And absolutely no commitment.

They can treat you like garbage because that is how they perceive you. An expendable resource with no connection to humanity.

Still there is something horribly pathetic, horribly awry, with feverishly chasing that benefit rich job.

It is more like avoiding a negative than achieving a positive. We will do anything to worm our way into that position. Sell our souls, our dignity, our everything to get what corporate america has maneuvered to be the ultimate prize.

Desperation. The new corporate incentive.

Two Ways To Go

You can climb the ladder. Do the things you are supposed to do. Keep that resume fresh, print it on pretty paper, get yourself interviewed so you can tell your lies to the interviewer who is lying to you.

There is a blueprint laid out. You are taught to follow that. That is just the way it is, it is just the way the game is played. Keep moving on up if you have the ambition and the persistence. Buy the house, buy the car, take the vacation.

I was great in interviews. Still am. I am an actor. Once I get the job, I underachieve. The greatest, most honest comment I ever got from a boss was from my buddy Ken McGucken. I landed a job as a Sr. Accountant in an insurance company, supervising three people. He was my boss.

After a few months of underachieving, when he realized I wasn't quite as good as my interview performance lead him to believe, he said to me: "You are an interesting guy. You came across as a confidant guy, a leader in the interview, but you are a whole 'nother guy on the job."

I loved that comment. It didn't hurt because it was dead on true and he had the balls to say it to my face. A fine historical moment.

But I digress.

You can play the game and that is fine. We are all struggling to be able to eat and to be able to pay the Mortgage Vampire. Whatever it takes to survive, baby - whatever it takes to survive.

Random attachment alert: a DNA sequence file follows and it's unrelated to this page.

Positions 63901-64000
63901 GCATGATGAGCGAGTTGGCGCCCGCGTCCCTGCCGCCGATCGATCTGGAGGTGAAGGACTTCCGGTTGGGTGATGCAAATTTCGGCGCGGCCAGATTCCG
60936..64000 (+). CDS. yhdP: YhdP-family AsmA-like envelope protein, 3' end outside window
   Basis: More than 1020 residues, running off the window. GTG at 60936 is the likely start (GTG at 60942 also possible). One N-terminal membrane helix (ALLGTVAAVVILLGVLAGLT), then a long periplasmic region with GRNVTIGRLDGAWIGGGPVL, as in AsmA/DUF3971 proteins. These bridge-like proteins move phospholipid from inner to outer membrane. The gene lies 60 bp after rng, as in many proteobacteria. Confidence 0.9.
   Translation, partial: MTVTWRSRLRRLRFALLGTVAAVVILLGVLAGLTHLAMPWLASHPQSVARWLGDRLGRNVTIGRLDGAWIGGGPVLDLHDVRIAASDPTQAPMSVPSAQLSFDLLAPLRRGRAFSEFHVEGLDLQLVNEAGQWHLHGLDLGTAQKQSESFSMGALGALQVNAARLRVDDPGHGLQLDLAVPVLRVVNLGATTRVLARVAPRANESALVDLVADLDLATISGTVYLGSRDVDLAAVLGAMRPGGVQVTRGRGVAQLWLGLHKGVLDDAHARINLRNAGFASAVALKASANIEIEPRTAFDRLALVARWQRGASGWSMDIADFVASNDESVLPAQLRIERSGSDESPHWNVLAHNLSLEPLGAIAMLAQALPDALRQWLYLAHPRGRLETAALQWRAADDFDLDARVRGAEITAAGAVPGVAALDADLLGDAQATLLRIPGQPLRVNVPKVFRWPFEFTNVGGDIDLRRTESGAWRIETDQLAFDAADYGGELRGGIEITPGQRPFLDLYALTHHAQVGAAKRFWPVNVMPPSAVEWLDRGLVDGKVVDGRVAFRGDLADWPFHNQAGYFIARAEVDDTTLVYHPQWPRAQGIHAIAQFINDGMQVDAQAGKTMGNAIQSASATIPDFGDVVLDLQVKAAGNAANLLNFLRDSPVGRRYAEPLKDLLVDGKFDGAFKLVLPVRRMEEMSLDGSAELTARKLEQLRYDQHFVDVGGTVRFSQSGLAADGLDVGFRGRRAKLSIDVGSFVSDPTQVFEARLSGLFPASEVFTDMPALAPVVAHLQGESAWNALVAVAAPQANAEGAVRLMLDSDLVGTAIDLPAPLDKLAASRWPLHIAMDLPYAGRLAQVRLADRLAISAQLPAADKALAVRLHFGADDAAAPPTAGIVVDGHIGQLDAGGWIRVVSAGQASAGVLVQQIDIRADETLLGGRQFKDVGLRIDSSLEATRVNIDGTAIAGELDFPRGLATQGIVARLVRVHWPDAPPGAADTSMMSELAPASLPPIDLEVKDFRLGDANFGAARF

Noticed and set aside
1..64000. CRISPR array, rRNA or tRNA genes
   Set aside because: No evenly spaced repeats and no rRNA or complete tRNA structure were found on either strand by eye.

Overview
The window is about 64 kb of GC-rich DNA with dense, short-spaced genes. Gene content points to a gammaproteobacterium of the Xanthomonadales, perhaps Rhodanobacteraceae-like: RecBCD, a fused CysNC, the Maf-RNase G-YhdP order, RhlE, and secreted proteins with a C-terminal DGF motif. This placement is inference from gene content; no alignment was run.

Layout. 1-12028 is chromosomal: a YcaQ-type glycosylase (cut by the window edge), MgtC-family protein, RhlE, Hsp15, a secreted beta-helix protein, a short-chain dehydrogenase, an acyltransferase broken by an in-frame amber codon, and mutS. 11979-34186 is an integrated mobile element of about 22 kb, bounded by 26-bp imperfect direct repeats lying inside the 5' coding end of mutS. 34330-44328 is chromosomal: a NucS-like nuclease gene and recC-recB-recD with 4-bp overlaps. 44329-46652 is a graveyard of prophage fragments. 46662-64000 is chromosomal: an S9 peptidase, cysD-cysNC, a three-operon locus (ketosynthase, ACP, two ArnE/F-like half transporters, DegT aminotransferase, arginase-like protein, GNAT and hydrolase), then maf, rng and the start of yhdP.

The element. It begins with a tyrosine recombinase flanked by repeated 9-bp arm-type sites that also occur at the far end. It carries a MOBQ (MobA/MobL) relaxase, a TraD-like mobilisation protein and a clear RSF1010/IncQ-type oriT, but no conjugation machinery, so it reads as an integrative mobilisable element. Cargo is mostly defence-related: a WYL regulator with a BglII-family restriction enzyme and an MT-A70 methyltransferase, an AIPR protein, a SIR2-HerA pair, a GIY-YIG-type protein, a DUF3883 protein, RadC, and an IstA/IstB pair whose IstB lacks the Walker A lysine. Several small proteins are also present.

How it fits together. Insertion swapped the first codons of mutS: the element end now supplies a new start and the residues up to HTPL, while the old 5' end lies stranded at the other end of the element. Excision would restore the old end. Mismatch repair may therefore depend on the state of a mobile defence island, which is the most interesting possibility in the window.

You can also choose to scale your life back. Make it so damn small that the demands on your psyche and your time and abilities are minimized.

There's this guy.....................

There is a guy I drive by on my commute to and from The Asylum everyday.

He lives in a single wide trailer right by the side of the road. I mean I could practically reach out and high five this guy as I drive by.

I never see a car or truck on his little patch of land. Never. And I drive by at all hours of the day because my schedule is so fucked up. I know he is there. Sometimes I see him walking in or out, or sitting on the stoop. No vehicle.

At night I see one small light on at one end of the trailer. Like he is trying to conserve eeelectricity. Or like that is the end of the trailer where he does his living; no need to illuminate anything else until necessary.

He lives 50 yards from a convenience store.

I imagine this guy to have a tiny mortgage payment, or none. I imagine him to have no job. I imagine him doing all of his food and beverage shopping at the convenience store. Living on Spam, no name Oateeios, processed cheese, Doritos and beer.

I imagine this guy to be a lot smarter than me.

Low stress, no stress. Doesn't have to kiss anybody's ass, doesn't have financial pressure, no deadlines, no commitments, can turn his face to the hot summer sun whenever he feels like it.

I could be wrong. His life may not be that perfect.

I choose not to believe that.

I worship this guy.

Tongue Patch

Venezuelans dig the tongue patch.

This is a new diet fad for people with no willpower and less brain power. It was launched in 2009 by Nicholas Chugay, a Beverly Hills plastic surgeon. The patch is an abrasive piece of marlex - a material used in hernia repair - about the size of a postage stamp. It is secured to the top of the tongue by six stitches and makes consumption of solid food so painful that patients are forced to seek liquid diets.

This would not be good for me.

Patients typically lose 30 pounds in a month. It does have side effects. Patients typically have difficulty talking and it interferes with their sleep. "At the start you can't even move your tongue for the pain. I've tried to eat solid food but it's impossible. It's a huge inconvenience but I'm doing it to feel better about myself. I was very fat."